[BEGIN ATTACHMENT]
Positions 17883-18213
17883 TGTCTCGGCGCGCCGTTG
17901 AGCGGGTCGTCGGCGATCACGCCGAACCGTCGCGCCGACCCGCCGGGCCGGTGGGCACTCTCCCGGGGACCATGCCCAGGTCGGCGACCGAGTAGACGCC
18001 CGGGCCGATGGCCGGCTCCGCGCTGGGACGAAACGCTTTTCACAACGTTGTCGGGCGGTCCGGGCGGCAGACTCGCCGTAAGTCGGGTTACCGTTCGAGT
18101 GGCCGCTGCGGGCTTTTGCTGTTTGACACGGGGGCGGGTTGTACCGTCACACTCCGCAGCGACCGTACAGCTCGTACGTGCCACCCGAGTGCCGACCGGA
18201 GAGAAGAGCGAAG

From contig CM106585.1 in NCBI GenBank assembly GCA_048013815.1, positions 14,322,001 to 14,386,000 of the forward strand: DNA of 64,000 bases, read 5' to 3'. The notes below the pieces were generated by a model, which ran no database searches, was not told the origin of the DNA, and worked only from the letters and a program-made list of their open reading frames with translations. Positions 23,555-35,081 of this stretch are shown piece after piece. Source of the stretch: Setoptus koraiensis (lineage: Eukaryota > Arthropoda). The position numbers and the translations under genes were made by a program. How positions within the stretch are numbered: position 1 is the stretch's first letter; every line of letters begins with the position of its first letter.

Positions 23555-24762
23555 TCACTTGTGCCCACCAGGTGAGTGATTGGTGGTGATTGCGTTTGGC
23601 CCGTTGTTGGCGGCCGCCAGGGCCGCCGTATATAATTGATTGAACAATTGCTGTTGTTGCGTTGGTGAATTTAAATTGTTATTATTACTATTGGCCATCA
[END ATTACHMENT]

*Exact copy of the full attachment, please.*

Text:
Positions 17883-18213
17883 TGTCTCGGCGCGCCGTTG
17901 AGCGGGTCGTCGGCGATCACGCCGAACCGTCGCGCCGACCCGCCGGGCCGGTGGGCACTCTCCCGGGGACCATGCCCAGGTCGGCGACCGAGTAGACGCC
18001 CGGGCCGATGGCCGGCTCCGCGCTGGGACGAAACGCTTTTCACAACGTTGTCGGGCGGTCCGGGCGGCAGACTCGCCGTAAGTCGGGTTACCGTTCGAGT
18101 GGCCGCTGCGGGCTTTTGCTGTTTGACACGGGGGCGGGTTGTACCGTCACACTCCGCAGCGACCGTACAGCTCGTACGTGCCACCCGAGTGCCGACCGGA
18201 GAGAAGAGCGAAG

From contig CM106585.1 in NCBI GenBank assembly GCA_048013815.1, positions 14,322,001 to 14,386,000 of the forward strand: DNA of 64,000 bases, read 5' to 3'. The notes below the pieces were generated by a model, which ran no database searches, was not told the origin of the DNA, and worked only from the letters and a program-made list of their open reading frames with translations. Positions 23,555-35,081 of this stretch are shown piece after piece. Source of the stretch: Setoptus koraiensis (lineage: Eukaryota > Arthropoda). The position numbers and the translations under genes were made by a program. How positions within the stretch are numbered: position 1 is the stretch's first letter; every line of letters begins with the position of its first letter.

Positions 23555-24762
23555 TCACTTGTGCCCACCAGGTGAGTGATTGGTGGTGATTGCGTTTGGC
23601 CCGTTGTTGGCGGCCGCCAGGGCCGCCGTATATAATTGATTGAACAATTGCTGTTGTTGCGTTGGTGAATTTAAATTGTTATTATTACTATTGGCCATCA